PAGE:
From the blog The Chargeback Process

Chargebacks are one of the most frustrating aspects of credit card payment acceptance and something that nearly all businesses that take cards will have to deal with at one point or another.  If you are new to processing or rarely deal with chargebacks, you might be unfamiliar with how the process works.  We’ve outlined each of the steps below.

1. The Cardholder Disputes a Purchase with their Issuing Bank

Customers typically initiate a chargeback when they are unable to resolve an issue pertaining to the product/service they purchased with the business they purchased it from.  Disputes are often filed if the item was not received, did not match the description, or if the cardholder does not recognize the transaction.  The issuing bank is the financial institution behind the cardholder’s account (i.e. Capital One or Chase).  The issuing bank is responsible for transferring funds to the merchant when a cardholder purchase goods/services, managing the customer’s credit card account, and authorizing or declining transactions.  How quickly a dispute is resolved often depends on the issuing bank.

2. The Issuing Bank Reviews the Dispute

This issuing bank reviews the sales transaction to determine whether the dispute is valid or invalid.  If invalid, the issuing bank will end the chargeback process and notify the cardholder of their decision.  If there is reason to believe the transaction was fraudulent, or if it simply warrants further investigation, the issuing bank will immediately reimburse the cardholder for the disputed amount.

3. The Merchant Receives the Chargeback

The issuing bank submits the chargeback information to the card network, who passes it to the merchant’s acquiring bank (the processor).  The acquiring bank will thendebit the funds from the merchant’s bank account in order to reimburse the cardholder and cover the fees for investigating the chargeback.  This is in accordance with V/MC/D/A operating procedures.  At this point, the merchant will be sent a chargeback notification, which will contain instructions on how to respond to the dispute.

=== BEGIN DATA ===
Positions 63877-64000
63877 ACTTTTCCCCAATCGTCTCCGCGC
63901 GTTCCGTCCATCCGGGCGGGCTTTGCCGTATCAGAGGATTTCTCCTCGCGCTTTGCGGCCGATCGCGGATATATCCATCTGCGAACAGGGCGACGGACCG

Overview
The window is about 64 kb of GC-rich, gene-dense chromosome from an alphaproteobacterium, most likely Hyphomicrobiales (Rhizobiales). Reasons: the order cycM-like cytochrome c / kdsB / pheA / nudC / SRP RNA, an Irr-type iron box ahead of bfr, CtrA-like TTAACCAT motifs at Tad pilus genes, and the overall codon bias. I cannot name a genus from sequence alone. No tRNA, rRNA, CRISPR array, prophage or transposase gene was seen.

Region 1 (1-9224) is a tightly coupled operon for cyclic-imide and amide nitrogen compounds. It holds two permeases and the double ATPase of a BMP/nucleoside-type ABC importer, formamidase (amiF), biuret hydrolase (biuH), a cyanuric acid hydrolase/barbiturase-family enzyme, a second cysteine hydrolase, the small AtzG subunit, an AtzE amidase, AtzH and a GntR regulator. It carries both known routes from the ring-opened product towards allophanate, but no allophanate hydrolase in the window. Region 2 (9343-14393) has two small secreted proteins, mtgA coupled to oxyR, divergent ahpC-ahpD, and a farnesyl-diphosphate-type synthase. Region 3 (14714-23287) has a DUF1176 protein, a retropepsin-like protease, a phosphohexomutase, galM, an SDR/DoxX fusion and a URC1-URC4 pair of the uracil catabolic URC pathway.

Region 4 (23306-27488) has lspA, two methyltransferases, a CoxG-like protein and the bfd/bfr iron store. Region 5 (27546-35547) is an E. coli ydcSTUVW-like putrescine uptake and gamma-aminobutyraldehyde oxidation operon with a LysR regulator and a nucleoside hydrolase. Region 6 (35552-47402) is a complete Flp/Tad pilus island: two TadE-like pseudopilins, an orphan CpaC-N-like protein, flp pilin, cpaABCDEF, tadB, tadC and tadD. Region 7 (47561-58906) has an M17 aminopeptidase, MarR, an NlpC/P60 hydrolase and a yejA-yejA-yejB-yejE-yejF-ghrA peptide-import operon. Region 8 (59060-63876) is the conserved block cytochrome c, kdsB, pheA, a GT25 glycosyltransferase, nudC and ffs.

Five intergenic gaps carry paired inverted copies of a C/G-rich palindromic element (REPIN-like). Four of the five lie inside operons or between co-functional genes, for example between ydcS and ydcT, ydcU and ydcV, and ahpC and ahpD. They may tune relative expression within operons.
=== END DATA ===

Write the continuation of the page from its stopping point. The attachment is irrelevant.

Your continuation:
4. The Merchant’s Response

The merchant must now decide whether to respond – which is recommended To respond, the merchant must gather and submit compelling evidence relevant to the chargeback reason code outlined in the notification.  Typically, the maximum time allowed for a response is 30 days.  Failure to respond will end the chargeback process.  In some cases, that’s okay.  If the transaction amount is minimal, it may not be worth the effort.  But if the merchant does wish to take action, they will need to gather as much data about the transaction as they can before submitting their response letter to the acquirer.  Some examples include:

  • A summary of the circumstances to help the issuing bank understand
  • Receipt or Invoice
  • Date/Time Stamp
  • Cardholder’s Signature
  • AVS/CVV Match
  • Proof of Delivery
  • Matching Bill-To and Ship-To Addresses
  • Past or Subsequent Transactions from Customer
  • Email or Phone Communications / Transcripts
  • Any Other Evidence Showing that the Merchant Fulfilled the Transaction

5. The Issuing Bank Decides

The acquiring bank will pass along the response letter and compelling evidence to the card network, who passes it back to the cardholder’s issuing bank.  If the evidence is sufficient to disprove the cardholder’s dispute, the merchant wins.  The issuer will decline the chargeback, send funds to the acquirer, and the acquirer will return the funds to the merchant’s bank account.  If the evidence is determined to be insufficient, the cardholder wins and they will keep the refund.   It is important to remember the issuing bank is basically the judge and jury in the chargeback decision.

6. The Aftermath

Unfortunately, this might not be the end of the situation.  If the merchant wins the chargeback, the cardholder may dispute the outcome.  If the cardholder provides new information or there is a change to the chargeback reason, the issuer can revalidate the chargeback, and the process repeats again.  This time, the merchant may need to provide further compelling evidence in order to win the dispute.  After the 2nd chargeback decision is made, if either party still wishes to contest the outcome, the case will enter arbitration.

Arbitration functions similarly to a court trial, whereby the card association (i.e. VISA/MC/DISC/AMEX) acts as the judge.  If a case goes to arbitration, the merchant is automatically charged between $250-$500.  These fees are only returned to the merchant if they win the case.  Merchants are advised to avoid arbitration as the outcome is typically not in their favor – and the fees are costly.  Once the card association makes its final determination, the case is permanently closed.

As always, Talus Pay is here to help.  If you have any questions regarding a chargeback issue, please let us know.  We encourage all businesses, especially those operating in card not present or ecommerce environments to adopt practices to reduce the risk of chargebacks and fraud.

Are you ready to grow together?